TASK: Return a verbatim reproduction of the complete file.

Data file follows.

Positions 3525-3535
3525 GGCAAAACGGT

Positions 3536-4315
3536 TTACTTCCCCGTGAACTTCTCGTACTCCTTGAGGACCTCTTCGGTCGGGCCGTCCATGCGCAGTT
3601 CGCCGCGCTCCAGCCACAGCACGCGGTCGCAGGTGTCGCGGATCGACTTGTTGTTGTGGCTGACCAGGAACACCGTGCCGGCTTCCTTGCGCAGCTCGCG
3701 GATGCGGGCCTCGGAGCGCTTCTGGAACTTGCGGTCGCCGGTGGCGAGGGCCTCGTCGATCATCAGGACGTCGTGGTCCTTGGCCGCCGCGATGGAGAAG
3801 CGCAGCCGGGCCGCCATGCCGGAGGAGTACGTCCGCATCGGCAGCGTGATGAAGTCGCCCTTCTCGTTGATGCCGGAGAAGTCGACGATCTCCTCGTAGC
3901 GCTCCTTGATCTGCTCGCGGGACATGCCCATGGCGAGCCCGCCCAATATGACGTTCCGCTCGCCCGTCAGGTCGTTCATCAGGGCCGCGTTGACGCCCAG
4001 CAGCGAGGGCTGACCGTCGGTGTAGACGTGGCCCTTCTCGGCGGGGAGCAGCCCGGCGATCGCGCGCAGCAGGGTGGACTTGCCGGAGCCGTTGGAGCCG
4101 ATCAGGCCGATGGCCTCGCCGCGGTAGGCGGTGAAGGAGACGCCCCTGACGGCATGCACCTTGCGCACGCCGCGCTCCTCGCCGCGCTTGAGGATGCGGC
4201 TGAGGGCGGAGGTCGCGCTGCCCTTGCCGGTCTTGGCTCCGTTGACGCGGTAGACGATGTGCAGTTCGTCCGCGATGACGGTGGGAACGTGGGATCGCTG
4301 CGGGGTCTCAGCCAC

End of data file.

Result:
Positions 3525-3535
3525 GGCAAAACGGT

Positions 3536-4315
3536 TTACTTCCCCGTGAACTTCTCGTACTCCTTGAGGACCTCTTCGGTCGGGCCGTCCATGCGCAGTT
3601 CGCCGCGCTCCAGCCACAGCACGCGGTCGCAGGTGTCGCGGATCGACTTGTTGTTGTGGCTGACCAGGAACACCGTGCCGGCTTCCTTGCGCAGCTCGCG
3701 GATGCGGGCCTCGGAGCGCTTCTGGAACTTGCGGTCGCCGGTGGCGAGGGCCTCGTCGATCATCAGGACGTCGTGGTCCTTGGCCGCCGCGATGGAGAAG
3801 CGCAGCCGGGCCGCCATGCCGGAGGAGTACGTCCGCATCGGCAGCGTGATGAAGTCGCCCTTCTCGTTGATGCCGGAGAAGTCGACGATCTCCTCGTAGC
3901 GCTCCTTGATCTGCTCGCGGGACATGCCCATGGCGAGCCCGCCCAATATGACGTTCCGCTCGCCCGTCAGGTCGTTCATCAGGGCCGCGTTGACGCCCAG
4001 CAGCGAGGGCTGACCGTCGGTGTAGACGTGGCCCTTCTCGGCGGGGAGCAGCCCGGCGATCGCGCGCAGCAGGGTGGACTTGCCGGAGCCGTTGGAGCCG
4101 ATCAGGCCGATGGCCTCGCCGCGGTAGGCGGTGAAGGAGACGCCCCTGACGGCATGCACCTTGCGCACGCCGCGCTCCTCGCCGCGCTTGAGGATGCGGC
4201 TGAGGGCGGAGGTCGCGCTGCCCTTGCCGGTCTTGGCTCCGTTGACGCGGTAGACGATGTGCAGTTCGTCCGCGATGACGGTGGGAACGTGGGATCGCTG
4301 CGGGGTCTCAGCCAC